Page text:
Recurring Community Impacts
Under 1 year
TERI Administrator Note (June 2007): Funded as NCHRP Project 25-25, Task 36
Completed October 2009. Completed study can be found at:
Survey the state transportation agencies and FHWA division offices to determine if their NEPA analyses typically include a look at community impacts from past government actions, including transportation projects? If yes, determine what effect this had on decision-making, particularly with regard to environmental justice and context sensitive solutions.
The survey should also gather information on the types of impacts considered, with particular emphasis on those that are cumulative in nature, and it should identify best practices for addressing these imapcts. These best practices should be compiled, synthesized, and disseminated through AASHTO's Center for Environmental Excellence web site.
Community impacts assessment is not only a critical part of the NEPA process, it is essential for building trust and securing grassroots support for projects. Direct impacts to communities, particularly neighborhoods, are real time and reasonably well understood, and there are proven techniques and methods to identify and quantify them. Environmental justice impacts, especially those of a cumulative nature, are more problematic, given the dynamics of community growth and development and the broad array of contributing factors.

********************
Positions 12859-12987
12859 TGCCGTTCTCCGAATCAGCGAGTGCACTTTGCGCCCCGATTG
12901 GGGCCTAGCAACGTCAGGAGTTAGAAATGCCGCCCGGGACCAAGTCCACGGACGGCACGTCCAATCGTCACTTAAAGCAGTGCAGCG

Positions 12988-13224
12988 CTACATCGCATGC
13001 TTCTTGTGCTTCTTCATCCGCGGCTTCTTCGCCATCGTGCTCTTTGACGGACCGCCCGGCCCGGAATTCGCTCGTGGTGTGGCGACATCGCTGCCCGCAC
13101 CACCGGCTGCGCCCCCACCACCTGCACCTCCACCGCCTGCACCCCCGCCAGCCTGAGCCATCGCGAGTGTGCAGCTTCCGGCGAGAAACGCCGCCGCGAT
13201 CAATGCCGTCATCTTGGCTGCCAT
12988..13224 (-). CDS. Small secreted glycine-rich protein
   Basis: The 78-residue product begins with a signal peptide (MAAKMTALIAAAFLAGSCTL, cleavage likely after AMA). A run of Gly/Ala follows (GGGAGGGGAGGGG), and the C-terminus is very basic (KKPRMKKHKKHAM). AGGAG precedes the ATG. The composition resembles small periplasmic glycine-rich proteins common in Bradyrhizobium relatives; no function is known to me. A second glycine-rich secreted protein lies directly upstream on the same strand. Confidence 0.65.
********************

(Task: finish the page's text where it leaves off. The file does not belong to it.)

One facet of environmental justice impacts that may be overlooked during the environmental assessment of current projects is the past effect of government-sponsored construction on the same communities in which these current projects are now proposed. Many neighborhoods may have been previously adversely impacted by substantial numbers of business and residential acquisitions, the introduction of physical barriers that eliminated or impeded access, the intrusion of undesirable physical elements, such as traffic noise and air pollutants and a general erosion of community cohesion. As aging transportation facilities are slated for reconstruction and improvements, these communities will be affected once more. Too frequently, minority and low-income neighborhoods bear the brunt of these cumulative imapcts, raising environmental justice concerns.
William R. Hauser, Chair
AASHTO Sub-Committee on Community and Cultural Concerns
603 271 3226
July 17, 2006
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